The supervisors formally adopted the county’s legislative agenda, essentially Goochland’s stance on a laundry list of items, for the 2015 session of the Virginia General Assembly. Subjects include: sludge, its application and possible ill effects; the bridge to connect Ridgefield Parkway in Henrico with Tuckahoe Creek Parkway in West Creek; expansion of the Department of Corrections water tank; expedited SOL retakes; and elimination of the requirement for the school year to begin after Labor Day. See the board packet for the complete list. Perhaps the most important are objections to unfunded mandates and granting counties the same ability to tax as cities.

The initial report from the Rural Economic Development Committee (REDC) was presented. The goal of this group is to make it easier to operate small, agriculture related enterprises. Initial recommendations include: definition of certain agricultural practices to being them into agreement with state code; creation of a rural plan of development; simplify and reduce fees in the permitting process; allow chickens, no roosters, to be kept in rural residential and rural preservation zoning district.

Discussion on this initiative will continue in coming months.

A couple of years ago, state law was changed to ease the procedure to add or delete parcels from a service district, like our very own beloved Tuckahoe Creek Service District. Indeed, parcels on the north side of Tuckahoe Creek Parkway have already been added to the TCSD in exchange for infrastructure improvements. The supervisors discussed proposed amendments to the existing ordinance. A public hearing on the matter will be held at the board’s November 5 meeting.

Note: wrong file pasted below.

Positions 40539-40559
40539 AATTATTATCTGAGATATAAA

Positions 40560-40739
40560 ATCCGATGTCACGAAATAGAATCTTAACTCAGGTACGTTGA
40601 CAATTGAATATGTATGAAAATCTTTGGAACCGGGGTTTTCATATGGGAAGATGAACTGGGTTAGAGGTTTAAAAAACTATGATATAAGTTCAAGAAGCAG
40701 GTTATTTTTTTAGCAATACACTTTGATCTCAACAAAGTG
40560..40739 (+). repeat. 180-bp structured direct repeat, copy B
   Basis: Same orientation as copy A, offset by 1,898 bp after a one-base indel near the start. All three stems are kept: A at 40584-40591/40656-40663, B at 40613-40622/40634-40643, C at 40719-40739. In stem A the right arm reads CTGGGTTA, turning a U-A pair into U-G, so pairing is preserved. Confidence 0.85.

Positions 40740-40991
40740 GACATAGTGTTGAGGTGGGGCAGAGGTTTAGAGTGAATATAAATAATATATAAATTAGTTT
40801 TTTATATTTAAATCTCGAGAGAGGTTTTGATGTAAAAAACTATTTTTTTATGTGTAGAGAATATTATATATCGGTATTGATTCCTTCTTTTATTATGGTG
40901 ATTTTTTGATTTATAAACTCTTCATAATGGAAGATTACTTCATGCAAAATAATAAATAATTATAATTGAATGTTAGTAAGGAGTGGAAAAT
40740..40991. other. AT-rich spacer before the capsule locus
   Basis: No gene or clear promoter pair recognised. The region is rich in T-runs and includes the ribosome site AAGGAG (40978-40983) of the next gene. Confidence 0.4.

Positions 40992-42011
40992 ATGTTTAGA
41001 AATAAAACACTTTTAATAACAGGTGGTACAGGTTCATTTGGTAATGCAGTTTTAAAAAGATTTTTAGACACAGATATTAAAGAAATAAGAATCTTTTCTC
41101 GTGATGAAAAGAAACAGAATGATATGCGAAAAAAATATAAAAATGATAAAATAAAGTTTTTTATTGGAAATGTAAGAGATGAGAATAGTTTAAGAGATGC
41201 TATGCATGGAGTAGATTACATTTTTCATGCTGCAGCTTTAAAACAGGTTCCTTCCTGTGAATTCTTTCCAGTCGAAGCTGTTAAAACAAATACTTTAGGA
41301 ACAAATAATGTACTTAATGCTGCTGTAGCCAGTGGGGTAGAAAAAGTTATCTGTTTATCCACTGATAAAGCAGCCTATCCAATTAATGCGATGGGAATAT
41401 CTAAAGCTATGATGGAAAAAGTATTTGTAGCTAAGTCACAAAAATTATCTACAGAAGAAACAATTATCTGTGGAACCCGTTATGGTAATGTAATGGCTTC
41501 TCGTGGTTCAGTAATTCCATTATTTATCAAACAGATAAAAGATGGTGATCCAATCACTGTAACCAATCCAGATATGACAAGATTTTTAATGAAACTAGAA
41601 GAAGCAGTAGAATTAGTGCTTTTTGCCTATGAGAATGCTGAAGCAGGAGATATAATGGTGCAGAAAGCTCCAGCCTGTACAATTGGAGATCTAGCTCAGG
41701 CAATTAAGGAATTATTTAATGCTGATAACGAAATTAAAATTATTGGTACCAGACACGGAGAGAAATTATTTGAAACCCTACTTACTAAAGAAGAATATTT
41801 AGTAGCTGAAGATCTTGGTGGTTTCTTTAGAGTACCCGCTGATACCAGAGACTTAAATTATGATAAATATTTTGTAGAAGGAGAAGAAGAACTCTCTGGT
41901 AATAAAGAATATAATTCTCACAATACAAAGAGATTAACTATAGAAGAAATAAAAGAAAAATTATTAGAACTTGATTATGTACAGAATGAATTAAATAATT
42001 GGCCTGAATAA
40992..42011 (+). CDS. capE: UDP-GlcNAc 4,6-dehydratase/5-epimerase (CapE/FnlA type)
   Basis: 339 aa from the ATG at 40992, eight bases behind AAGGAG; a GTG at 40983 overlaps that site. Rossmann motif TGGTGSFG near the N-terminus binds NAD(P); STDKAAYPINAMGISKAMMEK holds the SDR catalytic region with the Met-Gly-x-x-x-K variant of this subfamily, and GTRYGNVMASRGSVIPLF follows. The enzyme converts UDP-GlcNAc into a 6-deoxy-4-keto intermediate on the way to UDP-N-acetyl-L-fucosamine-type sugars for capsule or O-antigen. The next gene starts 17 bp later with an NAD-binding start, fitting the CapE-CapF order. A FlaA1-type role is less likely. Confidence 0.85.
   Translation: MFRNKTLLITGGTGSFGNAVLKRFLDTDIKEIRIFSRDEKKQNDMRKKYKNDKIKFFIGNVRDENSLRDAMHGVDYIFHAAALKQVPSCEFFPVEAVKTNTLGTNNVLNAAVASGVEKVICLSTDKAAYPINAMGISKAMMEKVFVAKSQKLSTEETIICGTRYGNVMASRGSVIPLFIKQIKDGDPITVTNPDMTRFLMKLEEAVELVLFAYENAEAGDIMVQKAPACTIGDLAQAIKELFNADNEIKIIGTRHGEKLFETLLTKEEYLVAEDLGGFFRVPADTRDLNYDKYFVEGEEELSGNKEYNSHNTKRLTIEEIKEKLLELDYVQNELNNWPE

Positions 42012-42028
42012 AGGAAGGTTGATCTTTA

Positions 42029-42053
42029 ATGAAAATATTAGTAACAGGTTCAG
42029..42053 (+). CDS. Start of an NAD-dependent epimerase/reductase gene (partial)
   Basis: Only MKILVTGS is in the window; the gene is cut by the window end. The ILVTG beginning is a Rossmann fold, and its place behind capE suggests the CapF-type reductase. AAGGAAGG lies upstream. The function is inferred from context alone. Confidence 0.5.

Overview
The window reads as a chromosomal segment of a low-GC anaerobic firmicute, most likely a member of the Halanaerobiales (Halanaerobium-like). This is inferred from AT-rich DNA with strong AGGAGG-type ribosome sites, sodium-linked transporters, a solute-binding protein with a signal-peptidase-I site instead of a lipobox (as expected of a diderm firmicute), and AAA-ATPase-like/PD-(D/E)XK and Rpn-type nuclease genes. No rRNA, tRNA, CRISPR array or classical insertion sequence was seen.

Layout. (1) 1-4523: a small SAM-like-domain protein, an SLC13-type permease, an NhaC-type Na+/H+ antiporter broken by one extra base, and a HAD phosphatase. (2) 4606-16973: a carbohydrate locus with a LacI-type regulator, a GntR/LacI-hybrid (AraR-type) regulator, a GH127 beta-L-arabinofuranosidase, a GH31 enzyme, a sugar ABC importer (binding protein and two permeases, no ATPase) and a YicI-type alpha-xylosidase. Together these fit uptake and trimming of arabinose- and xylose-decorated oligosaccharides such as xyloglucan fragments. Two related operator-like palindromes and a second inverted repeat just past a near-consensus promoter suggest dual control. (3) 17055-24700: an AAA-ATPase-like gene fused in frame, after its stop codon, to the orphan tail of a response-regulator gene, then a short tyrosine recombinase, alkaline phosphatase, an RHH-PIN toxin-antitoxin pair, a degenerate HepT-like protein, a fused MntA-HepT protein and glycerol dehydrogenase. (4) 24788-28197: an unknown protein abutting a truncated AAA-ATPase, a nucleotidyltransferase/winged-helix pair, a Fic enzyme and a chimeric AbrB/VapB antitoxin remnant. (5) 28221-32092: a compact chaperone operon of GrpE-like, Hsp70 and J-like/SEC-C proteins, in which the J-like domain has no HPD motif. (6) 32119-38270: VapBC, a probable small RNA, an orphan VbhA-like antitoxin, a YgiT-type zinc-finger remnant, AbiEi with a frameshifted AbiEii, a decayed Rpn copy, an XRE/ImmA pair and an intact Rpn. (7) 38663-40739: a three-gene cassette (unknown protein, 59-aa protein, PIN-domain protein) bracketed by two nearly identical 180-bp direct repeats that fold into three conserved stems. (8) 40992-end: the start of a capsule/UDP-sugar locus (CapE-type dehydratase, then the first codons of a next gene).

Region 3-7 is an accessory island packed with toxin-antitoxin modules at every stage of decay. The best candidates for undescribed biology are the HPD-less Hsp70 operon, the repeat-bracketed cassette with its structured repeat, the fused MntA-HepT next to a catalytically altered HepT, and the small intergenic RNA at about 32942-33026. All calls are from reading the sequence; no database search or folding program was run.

The western TCSD boundary will be Hermitage Road. Parcels may be added at any time but can exit only every two years, beginning in September 2016. The changes will bring the ordinances into alignment with existing practices and clarify connections fees and clearly delineates which lines are to be built by the TCSD and which are the responsibility of landowners. The intent is to balance loss of revenue from parcels leaving with those of equal or greater value being added to ensure that debt service requirements are met.

A request to lease space on the Centerville water tower for cell phone use by Verizon Wireless was discussed. The supervisors, who read and seemed to understand the contract, expressed concern about some of the provisions.

Ken Peterson, District 5 was troubled by a first refusal clause that could be used by Verizon to block co location by another carrier. The matter will be researched by staff and brought back to the board in October.


Anonymous said...

You mentioned use of the equipment on I 64 being used by VDOT to make repairs. The equipment on I 64 does not belong to VDOT as the company doing the roadwork is the owner.....

S. E. Warwick said...

Of course the equipment does not belong to VDOT and cannot be diverted to another use. The entire process of letting contracts and building roads has gotten so complicated that it is a wonder anything gets done.
After the "miscalculation" by VDOT engineers, presumably in a bunker in an undisclosed location, that resulted in the need for a do over on the southern end of the Manakin/Broad corner a few years back, it's hard to believe it has any idea how to build roads.